OLS-30 laser-optical Infra-red search and track includes a day and night FLIR capability and is used in conjunction with the helmet mounted sighting system. The OLS-30 is a combined IRST/LR device using a cooled, broad waveband sensor. Detection range is up to 90 km, while the laser ranger is effective to 3.5 km. Targets are displayed on the same LCD display as the radar. Israeli LITENING targeting pod is used to target laser guided munitions. The original Litening pod includes a long range FLIR, a TV camera, laser spot tracker to pick up target designated by other aircraft or ground forces, and an electro-optical point and inertial tracker, which enables engagement of the target even when partly obscured by clouds or countermeasures; it also integrates a laser range-finder and flash-lamp powered laser designator for the delivery of laser-guided bombs, cluster and general purpose bomb.[citation needed]

The aircraft is fitted with a satellite navigation system (A-737 GPS compatible), which permits it to make flights in all weather, day and night. The navigation complex includes the high accuracy SAGEM Sigma-95 integrated global positioning system and ring laser gyroscope inertial navigation system. Phase 3 of further development of the MKI, will integrate avionic systems being developed for the Indo-Russian Fifth Generation Fighter Aircraft programme.[52]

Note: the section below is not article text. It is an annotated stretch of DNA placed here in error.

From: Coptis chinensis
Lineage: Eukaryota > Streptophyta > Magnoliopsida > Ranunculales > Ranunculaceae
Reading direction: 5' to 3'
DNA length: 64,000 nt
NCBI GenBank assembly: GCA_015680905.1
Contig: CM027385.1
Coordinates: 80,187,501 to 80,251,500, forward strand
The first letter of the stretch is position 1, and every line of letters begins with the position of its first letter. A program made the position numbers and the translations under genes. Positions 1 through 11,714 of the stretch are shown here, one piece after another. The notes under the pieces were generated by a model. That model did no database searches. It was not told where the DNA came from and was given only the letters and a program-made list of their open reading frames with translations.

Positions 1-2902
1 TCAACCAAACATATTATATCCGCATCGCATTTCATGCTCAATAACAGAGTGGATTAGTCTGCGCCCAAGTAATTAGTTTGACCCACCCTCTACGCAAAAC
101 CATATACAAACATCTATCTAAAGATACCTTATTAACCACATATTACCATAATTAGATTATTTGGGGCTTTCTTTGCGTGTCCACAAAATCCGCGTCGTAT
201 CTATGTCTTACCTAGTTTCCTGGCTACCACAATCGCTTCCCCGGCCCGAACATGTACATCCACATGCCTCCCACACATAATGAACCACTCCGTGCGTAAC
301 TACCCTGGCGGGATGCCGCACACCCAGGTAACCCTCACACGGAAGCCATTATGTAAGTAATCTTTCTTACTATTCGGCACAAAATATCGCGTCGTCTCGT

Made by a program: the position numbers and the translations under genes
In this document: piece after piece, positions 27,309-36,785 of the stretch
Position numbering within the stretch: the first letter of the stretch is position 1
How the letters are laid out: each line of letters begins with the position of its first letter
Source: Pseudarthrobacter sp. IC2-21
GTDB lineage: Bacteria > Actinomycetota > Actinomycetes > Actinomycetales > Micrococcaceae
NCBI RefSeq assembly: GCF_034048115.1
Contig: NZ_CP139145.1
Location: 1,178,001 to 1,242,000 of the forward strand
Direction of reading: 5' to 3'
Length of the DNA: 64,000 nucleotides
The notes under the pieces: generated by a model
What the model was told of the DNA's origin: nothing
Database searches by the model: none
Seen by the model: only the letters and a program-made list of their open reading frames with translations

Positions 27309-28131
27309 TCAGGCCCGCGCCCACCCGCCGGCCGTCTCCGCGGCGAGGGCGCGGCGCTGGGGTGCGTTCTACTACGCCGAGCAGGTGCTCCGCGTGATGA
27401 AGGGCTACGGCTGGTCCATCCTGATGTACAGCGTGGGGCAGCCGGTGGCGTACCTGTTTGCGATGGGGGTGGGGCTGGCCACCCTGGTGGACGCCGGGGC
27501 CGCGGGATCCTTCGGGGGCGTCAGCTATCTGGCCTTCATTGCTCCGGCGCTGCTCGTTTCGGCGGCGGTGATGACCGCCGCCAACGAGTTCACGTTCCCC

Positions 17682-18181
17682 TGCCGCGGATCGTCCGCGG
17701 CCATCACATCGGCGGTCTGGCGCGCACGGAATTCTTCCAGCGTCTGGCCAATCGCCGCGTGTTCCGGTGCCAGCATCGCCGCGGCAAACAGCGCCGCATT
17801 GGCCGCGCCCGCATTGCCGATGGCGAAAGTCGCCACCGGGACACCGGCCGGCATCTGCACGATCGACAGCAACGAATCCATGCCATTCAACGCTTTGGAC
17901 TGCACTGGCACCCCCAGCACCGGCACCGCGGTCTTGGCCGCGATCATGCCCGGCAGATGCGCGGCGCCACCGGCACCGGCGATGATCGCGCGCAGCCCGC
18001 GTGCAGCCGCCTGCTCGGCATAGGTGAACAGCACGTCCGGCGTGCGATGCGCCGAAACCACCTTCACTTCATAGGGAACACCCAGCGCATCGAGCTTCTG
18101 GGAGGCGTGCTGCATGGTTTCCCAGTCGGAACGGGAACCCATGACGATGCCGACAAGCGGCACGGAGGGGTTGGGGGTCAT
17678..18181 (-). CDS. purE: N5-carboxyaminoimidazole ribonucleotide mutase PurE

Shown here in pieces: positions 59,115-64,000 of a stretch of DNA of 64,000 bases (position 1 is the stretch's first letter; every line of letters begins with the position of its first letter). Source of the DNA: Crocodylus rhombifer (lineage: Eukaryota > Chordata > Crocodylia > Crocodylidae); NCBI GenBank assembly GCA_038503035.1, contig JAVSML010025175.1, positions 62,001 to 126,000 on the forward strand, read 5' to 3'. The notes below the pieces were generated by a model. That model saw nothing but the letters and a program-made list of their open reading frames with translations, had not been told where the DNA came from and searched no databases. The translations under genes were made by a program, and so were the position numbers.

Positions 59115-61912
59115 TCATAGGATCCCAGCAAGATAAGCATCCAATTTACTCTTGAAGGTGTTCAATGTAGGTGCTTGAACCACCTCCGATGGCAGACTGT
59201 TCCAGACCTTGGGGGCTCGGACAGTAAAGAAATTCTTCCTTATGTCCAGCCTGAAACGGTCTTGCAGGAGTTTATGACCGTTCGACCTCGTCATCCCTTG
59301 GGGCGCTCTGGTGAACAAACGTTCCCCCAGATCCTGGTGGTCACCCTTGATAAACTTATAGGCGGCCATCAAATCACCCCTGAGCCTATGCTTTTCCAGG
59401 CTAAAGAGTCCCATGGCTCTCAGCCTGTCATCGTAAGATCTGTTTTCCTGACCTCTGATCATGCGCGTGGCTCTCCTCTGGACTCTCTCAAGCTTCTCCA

Sukhoi Su-30MKI has electronic counter-measure systems. The RWR system is of Indian design, developed by India's DRDO, called Tarang, (Wave in English). It has direction finding capability and is known to have a programmable threat library. The RWR is derived from work done on an earlier system for India's MiG-23BNs known as the Tranquil, which is now superseded by the more advanced Tarang series. Elta EL/M-8222 a self-protection jammer developed by Israel Aircraft Industries is the MKI's standard EW pod, which the Israeli Air Force uses on its F-15s. The ELTA El/M-8222 Self Protection Pod is a power-managed jammer, air-cooled system with an ESM receiver integrated into the pod. The pod contains an antenna on the forward and aft ends, which receive the hostile RF signal and after processing deliver the appropriate response.